To The Point: The Silent Suffering of Myanmar’s Rohingya



The Nobel Peace Prize and ethnic cleansing 32 MIN, 14 SEC

When Aung San Suu Kyi was a prisoner of the ruling military in Myanmar, she won international sympathy — and the Nobel Peace Prize. The dictatorship felt enough international pressure to allow for elections, and she was chosen for leadership, but with limited power. Now she is failing to speak out against brutal military repression of the Rohingya minority in her Buddhist-majority country. Many former supporters are crying “shame.” But others say she has little choice as a virtual prisoner in a fledgling democracy.

Matt Spetalnick, White House Correspondent, Reuters News Service (@mattspetalnick)
Nicholas Kristof, New York Times (@NickKristof)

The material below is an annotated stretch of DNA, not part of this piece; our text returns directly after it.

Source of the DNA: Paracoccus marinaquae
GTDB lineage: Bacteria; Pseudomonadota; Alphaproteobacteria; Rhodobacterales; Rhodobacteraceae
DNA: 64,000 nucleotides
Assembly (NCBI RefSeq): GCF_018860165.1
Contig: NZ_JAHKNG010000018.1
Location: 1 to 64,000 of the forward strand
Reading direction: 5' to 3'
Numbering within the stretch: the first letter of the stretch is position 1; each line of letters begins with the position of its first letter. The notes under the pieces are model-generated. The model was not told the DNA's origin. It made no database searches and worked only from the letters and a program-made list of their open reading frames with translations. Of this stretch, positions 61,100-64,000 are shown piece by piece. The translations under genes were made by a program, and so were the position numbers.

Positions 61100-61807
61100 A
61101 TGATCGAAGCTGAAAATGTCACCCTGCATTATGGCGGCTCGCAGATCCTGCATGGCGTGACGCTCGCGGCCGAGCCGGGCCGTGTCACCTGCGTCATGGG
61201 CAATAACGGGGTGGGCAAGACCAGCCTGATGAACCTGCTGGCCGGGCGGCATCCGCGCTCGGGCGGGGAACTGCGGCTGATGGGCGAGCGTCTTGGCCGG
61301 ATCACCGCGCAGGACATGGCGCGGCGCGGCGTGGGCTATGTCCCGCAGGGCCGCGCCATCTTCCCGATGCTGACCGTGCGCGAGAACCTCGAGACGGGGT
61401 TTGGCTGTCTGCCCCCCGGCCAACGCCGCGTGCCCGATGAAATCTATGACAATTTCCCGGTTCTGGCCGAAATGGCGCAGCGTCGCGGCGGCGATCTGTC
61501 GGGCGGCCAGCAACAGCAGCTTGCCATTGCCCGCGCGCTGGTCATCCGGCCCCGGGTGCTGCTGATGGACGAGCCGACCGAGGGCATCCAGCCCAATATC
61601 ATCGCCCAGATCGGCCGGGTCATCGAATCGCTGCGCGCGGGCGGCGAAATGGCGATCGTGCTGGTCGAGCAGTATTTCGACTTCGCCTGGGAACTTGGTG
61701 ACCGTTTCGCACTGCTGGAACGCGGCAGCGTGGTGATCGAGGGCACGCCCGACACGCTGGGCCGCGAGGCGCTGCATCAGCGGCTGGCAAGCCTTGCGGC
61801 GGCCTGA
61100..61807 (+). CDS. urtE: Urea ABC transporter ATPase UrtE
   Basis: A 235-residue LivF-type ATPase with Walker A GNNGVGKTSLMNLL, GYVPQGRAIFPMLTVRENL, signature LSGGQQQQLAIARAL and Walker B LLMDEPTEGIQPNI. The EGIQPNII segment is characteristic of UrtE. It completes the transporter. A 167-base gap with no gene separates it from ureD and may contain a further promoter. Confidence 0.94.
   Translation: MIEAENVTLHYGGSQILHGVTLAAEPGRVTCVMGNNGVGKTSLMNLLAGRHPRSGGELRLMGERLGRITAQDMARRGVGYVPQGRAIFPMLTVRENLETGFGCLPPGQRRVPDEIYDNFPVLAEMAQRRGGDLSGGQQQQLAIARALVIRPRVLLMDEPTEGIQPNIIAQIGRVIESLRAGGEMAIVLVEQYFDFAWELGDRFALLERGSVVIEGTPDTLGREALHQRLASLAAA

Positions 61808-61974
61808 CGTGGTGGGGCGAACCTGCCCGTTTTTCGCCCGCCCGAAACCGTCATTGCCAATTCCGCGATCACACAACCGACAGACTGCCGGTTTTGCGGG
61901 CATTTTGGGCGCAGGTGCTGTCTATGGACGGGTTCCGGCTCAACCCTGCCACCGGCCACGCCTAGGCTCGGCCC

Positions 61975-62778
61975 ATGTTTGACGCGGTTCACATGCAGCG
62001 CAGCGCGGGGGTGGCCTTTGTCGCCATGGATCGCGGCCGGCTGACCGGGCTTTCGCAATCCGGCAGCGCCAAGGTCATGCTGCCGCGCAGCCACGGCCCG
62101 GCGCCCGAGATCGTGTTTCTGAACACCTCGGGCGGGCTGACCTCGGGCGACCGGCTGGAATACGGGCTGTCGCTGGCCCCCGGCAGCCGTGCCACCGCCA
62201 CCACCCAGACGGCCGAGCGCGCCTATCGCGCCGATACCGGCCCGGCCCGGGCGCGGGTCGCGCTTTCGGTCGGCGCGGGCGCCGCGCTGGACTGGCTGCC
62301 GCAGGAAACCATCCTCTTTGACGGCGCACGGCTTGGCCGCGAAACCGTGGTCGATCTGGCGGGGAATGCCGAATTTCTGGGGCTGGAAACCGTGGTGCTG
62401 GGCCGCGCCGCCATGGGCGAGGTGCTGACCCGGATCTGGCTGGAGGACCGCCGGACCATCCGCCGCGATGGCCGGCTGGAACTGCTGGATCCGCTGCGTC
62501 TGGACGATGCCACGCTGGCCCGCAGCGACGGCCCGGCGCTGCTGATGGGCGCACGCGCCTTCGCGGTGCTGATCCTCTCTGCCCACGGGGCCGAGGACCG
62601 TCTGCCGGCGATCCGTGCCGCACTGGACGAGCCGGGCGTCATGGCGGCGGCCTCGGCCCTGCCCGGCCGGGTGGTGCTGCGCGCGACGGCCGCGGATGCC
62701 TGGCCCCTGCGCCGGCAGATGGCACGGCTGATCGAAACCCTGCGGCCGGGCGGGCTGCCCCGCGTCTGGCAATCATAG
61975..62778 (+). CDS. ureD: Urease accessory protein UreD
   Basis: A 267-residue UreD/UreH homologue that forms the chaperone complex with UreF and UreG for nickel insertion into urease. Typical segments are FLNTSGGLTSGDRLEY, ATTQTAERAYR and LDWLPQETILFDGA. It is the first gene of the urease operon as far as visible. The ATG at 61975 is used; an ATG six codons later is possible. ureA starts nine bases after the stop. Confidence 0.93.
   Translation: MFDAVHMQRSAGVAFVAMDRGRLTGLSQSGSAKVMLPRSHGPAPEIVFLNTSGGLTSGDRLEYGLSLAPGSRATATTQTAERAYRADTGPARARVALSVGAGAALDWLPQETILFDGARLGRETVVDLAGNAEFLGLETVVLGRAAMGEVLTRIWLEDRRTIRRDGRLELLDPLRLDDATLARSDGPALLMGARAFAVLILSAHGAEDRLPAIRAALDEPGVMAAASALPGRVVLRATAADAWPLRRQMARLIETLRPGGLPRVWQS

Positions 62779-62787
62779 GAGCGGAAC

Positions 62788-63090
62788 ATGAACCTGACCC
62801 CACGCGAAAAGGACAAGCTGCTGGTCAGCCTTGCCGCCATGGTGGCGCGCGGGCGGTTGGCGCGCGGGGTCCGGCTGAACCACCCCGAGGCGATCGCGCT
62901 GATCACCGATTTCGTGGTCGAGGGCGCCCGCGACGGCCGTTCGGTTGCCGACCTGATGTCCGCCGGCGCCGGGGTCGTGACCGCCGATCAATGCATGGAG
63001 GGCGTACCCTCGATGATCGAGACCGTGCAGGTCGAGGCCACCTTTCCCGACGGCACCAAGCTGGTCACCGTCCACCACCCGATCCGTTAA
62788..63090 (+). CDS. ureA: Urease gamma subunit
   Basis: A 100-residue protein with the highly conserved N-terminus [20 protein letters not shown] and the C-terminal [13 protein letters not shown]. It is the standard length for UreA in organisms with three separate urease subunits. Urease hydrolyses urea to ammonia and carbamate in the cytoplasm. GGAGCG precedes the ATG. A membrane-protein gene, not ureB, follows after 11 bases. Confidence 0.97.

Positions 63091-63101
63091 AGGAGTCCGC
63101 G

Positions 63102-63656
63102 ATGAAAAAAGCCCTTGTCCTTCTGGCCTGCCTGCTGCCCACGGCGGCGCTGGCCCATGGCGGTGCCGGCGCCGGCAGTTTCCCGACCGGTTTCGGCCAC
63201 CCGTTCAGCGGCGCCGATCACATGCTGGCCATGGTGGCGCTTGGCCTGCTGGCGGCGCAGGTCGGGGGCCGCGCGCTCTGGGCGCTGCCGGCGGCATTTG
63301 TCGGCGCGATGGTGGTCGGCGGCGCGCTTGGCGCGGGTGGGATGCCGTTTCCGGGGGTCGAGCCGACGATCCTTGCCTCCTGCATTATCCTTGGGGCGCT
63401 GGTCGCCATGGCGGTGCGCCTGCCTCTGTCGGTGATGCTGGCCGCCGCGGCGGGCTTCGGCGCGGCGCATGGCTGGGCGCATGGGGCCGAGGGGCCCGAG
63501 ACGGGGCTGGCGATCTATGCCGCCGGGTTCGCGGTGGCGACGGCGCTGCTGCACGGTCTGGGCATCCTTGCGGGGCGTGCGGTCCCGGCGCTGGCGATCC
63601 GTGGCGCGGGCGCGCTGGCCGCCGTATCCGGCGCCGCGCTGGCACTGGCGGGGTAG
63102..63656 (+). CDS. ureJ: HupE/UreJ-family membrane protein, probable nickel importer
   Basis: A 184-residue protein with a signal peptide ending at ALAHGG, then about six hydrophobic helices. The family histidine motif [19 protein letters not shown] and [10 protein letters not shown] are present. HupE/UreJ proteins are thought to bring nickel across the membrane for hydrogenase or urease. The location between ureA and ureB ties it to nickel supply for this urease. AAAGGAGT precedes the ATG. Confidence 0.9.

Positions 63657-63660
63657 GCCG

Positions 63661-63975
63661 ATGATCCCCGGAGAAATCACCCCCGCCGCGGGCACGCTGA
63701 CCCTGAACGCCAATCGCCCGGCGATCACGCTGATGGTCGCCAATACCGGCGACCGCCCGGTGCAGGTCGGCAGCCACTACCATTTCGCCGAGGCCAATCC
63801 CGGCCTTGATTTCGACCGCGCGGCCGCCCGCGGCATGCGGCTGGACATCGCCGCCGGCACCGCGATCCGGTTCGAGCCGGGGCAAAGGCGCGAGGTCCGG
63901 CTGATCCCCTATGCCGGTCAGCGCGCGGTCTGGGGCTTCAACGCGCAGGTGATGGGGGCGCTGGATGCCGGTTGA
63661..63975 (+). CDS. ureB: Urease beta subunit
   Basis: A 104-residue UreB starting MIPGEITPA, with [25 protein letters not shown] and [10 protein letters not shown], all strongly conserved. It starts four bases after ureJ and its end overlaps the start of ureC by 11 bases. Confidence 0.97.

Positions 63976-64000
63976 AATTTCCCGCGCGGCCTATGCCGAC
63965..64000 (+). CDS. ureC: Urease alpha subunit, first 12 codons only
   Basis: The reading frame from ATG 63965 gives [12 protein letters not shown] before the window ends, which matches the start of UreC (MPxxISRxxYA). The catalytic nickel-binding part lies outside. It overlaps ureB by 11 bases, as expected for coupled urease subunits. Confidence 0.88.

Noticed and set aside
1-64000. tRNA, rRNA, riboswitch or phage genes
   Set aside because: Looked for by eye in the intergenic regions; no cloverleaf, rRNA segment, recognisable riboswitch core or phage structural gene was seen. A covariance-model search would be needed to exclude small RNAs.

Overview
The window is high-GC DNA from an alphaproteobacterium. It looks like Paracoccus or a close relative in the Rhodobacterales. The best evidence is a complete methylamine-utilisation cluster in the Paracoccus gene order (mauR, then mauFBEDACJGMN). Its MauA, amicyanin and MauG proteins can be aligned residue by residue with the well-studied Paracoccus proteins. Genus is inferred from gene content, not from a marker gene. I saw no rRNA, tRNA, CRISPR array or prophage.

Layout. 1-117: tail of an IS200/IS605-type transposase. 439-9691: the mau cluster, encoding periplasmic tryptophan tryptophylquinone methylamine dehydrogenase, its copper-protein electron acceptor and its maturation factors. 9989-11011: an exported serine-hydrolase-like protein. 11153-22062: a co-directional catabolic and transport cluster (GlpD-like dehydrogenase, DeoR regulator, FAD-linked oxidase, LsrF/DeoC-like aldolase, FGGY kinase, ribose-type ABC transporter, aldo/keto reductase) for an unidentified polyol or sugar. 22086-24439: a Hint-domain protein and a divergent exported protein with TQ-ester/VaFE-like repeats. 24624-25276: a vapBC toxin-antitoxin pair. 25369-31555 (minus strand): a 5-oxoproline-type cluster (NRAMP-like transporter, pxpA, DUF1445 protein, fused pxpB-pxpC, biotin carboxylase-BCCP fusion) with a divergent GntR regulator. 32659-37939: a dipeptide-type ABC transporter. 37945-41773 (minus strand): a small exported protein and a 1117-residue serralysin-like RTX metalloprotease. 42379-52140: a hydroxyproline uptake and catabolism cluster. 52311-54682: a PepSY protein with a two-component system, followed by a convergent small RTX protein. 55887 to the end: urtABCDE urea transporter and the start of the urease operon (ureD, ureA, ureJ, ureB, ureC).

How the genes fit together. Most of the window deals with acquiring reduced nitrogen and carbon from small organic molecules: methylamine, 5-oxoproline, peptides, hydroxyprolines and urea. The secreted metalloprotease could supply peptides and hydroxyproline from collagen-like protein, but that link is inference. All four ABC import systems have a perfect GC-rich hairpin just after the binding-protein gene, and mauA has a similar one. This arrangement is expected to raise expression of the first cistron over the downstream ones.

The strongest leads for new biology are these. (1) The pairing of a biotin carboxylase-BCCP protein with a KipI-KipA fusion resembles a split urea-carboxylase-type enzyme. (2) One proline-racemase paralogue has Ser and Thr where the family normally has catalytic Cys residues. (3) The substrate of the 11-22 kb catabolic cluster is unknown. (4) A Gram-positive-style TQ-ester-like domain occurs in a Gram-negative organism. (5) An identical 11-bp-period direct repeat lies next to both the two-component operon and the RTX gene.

Sarah Margon, Human Rights Watch
Azeem Ibrahim, Center for Global Policy (@AzeemIbrahim)

Spetalnick on Trump urging ‘strong and swift’ UN action to end Rohingya crisis
Kristof on Nobel Peace Prize-winner Aung San Suu Kyi’s shame
Margon calls on Suu Kyi to focus on ending Burma’s civil war
Ibrahim on Suu Kyi choosing politics over human dignity
Ibrahim on how we were seduced by Suu Kyi 
Asia Society’s Kevin Rudd on Myanmar’s Rohingya crisis and reality

The Rohingyas by Azeem Ibrahim

Azeem Ibrahim is Senior Fellow at the Center for Global Policy. He also is a research professor at the Strategic Studies Institute, U.S. Army War College. The views expressed herein are Azeem Ibrahim’s and do not necessarily reflect those of CGP.